Genetically Engineered Salmon: A Profit-making Frankenfish for whom?

By Chloe Landrieu Murphy, CAGJ Intern

This blog is the first in a series by CAGJ to elucidate the issues we aim to address in our Food Justice Project Solidarity Campaign highlighting Northwest tribal opposition to GE salmon.


In November 2015, the FDA granted the approval of genetically engineered (GE) salmon developed by the Massachusetts-based biotech company Aquabounty. Known as “AquaAdvantage salmon”, the GE salmon is engineered with the growth hormone genes from a Chinook salmon and the DNA and anti-freeze genes of an eelpout. According to Aquabounty, these changes in the genetic makeup of the fish cause the production of growth hormones year round and create a fish that grows at twice the rate of a normal salmon.

From fish cannibalism to wild salmon depletion

The goal of the AquaAdvantage salmon is to boost productivity – and therefore profit for Aquabounty – but in doing so, numerous risks come into play. Though AquaBounty has attempted to assure the public that the risk of farmed salmon escaping into wild populations is low, each year over 2 million farmed salmon escape from open-water net pens into the north Atlantic, in turn straining ecosystems and outcompeting wild salmon populations, and in some cases causing the fish to resort to cannibalism. Research studies have concluded that if fertile male GE salmon were to escape from captivity, they would likely succeed in breeding and passing their mutated genes into the wild. In a recent study, the National Academy of Sciences concluded that if a release of 60 GE salmon into a wild population were to occur, a populace of 60,000 wild fish could become extinct in less than 40 salmon generations. If GE salmon are released, it is likely that they will join  the millions of salmon that escape yearly, putting entire ecosystems and populations at even higher risks than they are today.

Murky waters surround regulation

AquaAdvantage salmon are the first genetically engineered animal meant for consumption to be approved by the Food and Drug Administration (FDA). Beyond the risk of decimating entire salmon populations and turning them into frankenfish, with genetically engineered foods also comes the high risk of health problems in humans, in part from heavy antibiotic use and hormones in the breeding. At this point in time, there is a lack of independent scientific research on these salmon as the FDA decided the fish are safe to eat based solely on data provided by AquaBounty.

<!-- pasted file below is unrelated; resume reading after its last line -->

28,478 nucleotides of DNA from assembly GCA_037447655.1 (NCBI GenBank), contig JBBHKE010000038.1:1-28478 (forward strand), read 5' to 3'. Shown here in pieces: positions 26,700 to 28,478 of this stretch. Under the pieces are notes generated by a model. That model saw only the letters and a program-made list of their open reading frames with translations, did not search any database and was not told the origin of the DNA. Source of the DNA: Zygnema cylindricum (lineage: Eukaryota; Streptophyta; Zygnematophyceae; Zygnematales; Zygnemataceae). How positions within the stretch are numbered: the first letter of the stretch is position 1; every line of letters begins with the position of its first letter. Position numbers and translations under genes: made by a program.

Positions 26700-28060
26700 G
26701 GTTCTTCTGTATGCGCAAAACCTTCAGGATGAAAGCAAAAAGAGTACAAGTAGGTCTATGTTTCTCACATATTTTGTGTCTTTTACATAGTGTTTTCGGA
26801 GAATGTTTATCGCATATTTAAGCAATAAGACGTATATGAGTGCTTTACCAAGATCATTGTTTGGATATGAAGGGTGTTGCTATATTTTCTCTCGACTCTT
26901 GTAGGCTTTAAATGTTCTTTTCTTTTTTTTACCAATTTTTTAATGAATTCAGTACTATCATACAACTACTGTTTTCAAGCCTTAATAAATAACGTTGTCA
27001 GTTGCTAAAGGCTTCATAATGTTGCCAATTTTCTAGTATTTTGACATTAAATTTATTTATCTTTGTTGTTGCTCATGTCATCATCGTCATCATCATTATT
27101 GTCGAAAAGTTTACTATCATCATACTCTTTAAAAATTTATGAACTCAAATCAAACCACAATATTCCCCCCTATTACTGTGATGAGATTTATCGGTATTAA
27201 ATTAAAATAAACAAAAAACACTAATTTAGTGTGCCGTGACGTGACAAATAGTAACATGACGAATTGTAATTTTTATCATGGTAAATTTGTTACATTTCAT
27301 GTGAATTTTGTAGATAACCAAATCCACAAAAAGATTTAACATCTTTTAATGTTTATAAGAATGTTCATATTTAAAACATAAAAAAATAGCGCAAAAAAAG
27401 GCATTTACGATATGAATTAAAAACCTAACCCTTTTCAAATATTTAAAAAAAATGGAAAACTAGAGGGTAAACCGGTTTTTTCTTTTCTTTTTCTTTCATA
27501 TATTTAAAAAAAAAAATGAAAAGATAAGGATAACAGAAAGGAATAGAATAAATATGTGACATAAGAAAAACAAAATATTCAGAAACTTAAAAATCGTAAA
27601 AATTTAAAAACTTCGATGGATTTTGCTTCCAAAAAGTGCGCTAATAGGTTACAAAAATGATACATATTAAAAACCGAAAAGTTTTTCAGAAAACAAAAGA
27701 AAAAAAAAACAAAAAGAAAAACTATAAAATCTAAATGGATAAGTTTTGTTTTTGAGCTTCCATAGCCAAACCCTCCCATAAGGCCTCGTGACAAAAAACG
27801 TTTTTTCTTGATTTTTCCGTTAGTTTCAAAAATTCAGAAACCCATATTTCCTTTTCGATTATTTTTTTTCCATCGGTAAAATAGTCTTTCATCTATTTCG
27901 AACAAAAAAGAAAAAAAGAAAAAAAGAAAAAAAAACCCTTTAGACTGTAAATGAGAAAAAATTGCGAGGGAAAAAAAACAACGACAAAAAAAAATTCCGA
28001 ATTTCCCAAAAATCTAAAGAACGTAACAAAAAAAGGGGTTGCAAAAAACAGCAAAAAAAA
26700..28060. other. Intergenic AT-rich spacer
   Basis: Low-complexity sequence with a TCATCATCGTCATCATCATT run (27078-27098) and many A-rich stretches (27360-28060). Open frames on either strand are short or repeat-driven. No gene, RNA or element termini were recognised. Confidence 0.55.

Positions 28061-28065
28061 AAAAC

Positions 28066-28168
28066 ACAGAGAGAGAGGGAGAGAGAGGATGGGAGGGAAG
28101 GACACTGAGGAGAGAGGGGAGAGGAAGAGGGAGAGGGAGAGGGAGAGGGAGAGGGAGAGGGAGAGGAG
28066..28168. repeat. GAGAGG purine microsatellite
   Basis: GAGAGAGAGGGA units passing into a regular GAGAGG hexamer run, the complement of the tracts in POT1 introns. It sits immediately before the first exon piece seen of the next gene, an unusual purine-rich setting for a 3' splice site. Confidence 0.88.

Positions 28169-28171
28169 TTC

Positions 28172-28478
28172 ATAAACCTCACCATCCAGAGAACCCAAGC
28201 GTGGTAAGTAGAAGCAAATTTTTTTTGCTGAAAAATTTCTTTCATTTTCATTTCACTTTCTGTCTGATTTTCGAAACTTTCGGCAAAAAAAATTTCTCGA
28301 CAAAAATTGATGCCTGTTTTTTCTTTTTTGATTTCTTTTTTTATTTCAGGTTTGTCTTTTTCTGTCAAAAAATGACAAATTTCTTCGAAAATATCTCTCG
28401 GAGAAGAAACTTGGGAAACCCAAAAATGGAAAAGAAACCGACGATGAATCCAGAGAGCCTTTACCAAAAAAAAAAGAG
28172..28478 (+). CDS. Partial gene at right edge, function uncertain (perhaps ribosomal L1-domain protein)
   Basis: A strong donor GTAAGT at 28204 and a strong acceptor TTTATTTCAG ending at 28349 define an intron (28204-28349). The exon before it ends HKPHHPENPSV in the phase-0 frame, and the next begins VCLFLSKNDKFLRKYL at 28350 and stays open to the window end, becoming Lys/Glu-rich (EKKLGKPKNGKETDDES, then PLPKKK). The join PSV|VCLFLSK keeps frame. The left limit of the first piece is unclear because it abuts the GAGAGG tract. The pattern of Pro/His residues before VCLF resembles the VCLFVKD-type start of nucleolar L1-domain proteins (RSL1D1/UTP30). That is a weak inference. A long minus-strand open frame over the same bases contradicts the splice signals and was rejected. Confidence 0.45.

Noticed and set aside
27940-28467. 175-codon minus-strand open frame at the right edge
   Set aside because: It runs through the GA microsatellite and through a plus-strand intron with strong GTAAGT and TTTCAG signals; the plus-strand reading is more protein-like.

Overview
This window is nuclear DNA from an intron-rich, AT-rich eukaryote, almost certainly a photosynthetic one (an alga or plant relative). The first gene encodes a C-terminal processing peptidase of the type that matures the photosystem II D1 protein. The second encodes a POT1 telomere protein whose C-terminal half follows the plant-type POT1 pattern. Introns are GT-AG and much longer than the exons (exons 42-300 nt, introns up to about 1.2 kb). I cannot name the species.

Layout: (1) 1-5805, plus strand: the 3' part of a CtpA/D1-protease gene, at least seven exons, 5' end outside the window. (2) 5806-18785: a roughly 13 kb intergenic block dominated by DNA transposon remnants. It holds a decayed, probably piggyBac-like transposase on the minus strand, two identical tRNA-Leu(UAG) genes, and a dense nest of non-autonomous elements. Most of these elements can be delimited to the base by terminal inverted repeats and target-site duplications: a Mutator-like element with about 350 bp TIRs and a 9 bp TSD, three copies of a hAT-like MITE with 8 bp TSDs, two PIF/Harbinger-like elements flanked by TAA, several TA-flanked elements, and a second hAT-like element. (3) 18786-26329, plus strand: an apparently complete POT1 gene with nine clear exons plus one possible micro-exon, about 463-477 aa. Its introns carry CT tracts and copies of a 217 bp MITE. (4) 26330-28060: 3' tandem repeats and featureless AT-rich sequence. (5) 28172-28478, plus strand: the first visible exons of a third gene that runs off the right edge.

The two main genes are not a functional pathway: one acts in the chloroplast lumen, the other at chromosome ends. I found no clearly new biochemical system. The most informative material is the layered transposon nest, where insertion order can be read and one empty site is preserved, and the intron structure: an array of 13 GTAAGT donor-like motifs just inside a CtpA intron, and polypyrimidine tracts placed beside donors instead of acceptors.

While the FDA has determined that no additional labeling of AquAdvantage Salmon is required, but could be voluntary, WA State Senator Maria Cantwell issued a statement in December 2015 condemning the FDA’s approval of GE salmon, supporting the development of labeling guidelines, and requiring GE labeling for these fish. However, without stronger regulation and labeling requirements, companies that decide to sell AquaAdvantage salmon could choose not to label the GE fish on grocery store shelves, leaving consumers in the dark.

Fighting back

Following a GE-free seafood campaign organized by Friends of the Earth and a coalition of over 30 health, food safety and fishing groups, over 60 grocery store chains nationwide have committed to keeping genetically modified salmon off their shelves, including, Costco, Safeway, Kroger, and Trader Joe’s. CAGJ played a role in getting Costco to make this commitment, which it publically announced on the day that the FDA approved GE salmon.

In June 2015 CAGJ delivered 300,000 signatures to Costco’s headquarters in Issaquah, WA to urge the company to commit to not selling genetically modified (GM) salmon.

In 2014, The Muckleshoot Tribe and the Affiliated Tribes of Northwest Indians (ATNI) called on the FDA to deny all applications to distribute genetically engineered salmon in the U.S. without prior completion of an Environmental Impact Statement and scientific review that sufficiently consulted with Northwest Treaty Tribes. Virginia Cross, Muckleshoot Tribal Council Chair, stated that “genetically engineered salmon not only threaten our way of life, but could also adversely affect our treaty rights to take fish at our usual and accustomed places.”